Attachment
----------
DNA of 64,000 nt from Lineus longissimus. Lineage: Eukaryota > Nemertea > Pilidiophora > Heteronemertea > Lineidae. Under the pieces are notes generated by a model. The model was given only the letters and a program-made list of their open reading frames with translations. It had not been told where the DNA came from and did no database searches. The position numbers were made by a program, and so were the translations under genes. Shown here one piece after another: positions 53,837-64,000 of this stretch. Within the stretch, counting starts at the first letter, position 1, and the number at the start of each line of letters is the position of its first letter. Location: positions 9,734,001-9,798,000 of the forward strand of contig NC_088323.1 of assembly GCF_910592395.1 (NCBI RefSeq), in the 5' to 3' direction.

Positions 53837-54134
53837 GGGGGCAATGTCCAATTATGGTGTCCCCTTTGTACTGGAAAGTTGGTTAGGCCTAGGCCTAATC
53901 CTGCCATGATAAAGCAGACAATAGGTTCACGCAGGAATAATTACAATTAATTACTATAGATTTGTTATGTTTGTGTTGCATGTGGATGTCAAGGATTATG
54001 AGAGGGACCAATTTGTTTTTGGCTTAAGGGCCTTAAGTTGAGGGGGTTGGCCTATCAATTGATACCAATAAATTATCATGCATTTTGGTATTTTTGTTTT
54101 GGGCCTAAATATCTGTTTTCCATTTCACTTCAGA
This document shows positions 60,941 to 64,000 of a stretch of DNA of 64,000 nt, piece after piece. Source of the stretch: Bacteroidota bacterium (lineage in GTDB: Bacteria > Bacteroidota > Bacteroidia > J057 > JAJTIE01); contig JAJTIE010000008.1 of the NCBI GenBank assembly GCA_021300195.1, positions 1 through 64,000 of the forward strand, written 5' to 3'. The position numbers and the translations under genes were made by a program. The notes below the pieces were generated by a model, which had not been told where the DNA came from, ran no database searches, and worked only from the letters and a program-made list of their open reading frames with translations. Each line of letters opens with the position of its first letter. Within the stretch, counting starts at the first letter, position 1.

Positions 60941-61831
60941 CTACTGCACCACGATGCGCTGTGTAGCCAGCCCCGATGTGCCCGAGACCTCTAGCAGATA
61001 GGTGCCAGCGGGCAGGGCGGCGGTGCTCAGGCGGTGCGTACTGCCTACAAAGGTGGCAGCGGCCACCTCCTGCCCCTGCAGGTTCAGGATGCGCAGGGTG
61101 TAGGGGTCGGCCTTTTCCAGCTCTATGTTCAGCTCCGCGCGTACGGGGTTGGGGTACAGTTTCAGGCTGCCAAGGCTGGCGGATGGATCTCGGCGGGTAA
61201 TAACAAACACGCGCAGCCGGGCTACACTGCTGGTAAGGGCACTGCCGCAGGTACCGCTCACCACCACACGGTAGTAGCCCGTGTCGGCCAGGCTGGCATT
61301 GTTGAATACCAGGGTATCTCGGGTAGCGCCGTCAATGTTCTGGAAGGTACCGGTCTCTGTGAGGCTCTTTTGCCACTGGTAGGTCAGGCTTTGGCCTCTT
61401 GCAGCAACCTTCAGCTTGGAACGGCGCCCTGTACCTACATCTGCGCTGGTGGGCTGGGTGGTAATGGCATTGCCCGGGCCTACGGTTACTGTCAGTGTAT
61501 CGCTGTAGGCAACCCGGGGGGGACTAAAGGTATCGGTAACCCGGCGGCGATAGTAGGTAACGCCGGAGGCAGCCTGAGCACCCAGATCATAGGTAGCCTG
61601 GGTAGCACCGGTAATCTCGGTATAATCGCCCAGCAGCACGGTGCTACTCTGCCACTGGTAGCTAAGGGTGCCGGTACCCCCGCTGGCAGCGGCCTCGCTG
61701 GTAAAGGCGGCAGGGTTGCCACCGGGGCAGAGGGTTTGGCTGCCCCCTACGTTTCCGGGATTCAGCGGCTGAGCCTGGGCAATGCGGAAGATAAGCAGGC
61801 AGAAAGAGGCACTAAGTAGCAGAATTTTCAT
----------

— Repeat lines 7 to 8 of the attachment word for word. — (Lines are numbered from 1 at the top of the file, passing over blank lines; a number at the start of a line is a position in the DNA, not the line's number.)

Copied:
This document shows positions 60,941 to 64,000 of a stretch of DNA of 64,000 nt, piece after piece. Source of the stretch: Bacteroidota bacterium (lineage in GTDB: Bacteria > Bacteroidota > Bacteroidia > J057 > JAJTIE01); contig JAJTIE010000008.1 of the NCBI GenBank assembly GCA_021300195.1, positions 1 through 64,000 of the forward strand, written 5' to 3'. The position numbers and the translations under genes were made by a program. The notes below the pieces were generated by a model, which had not been told where the DNA came from, ran no database searches, and worked only from the letters and a program-made list of their open reading frames with translations. Each line of letters opens with the position of its first letter. Within the stretch, counting starts at the first letter, position 1.

Positions 60941-61831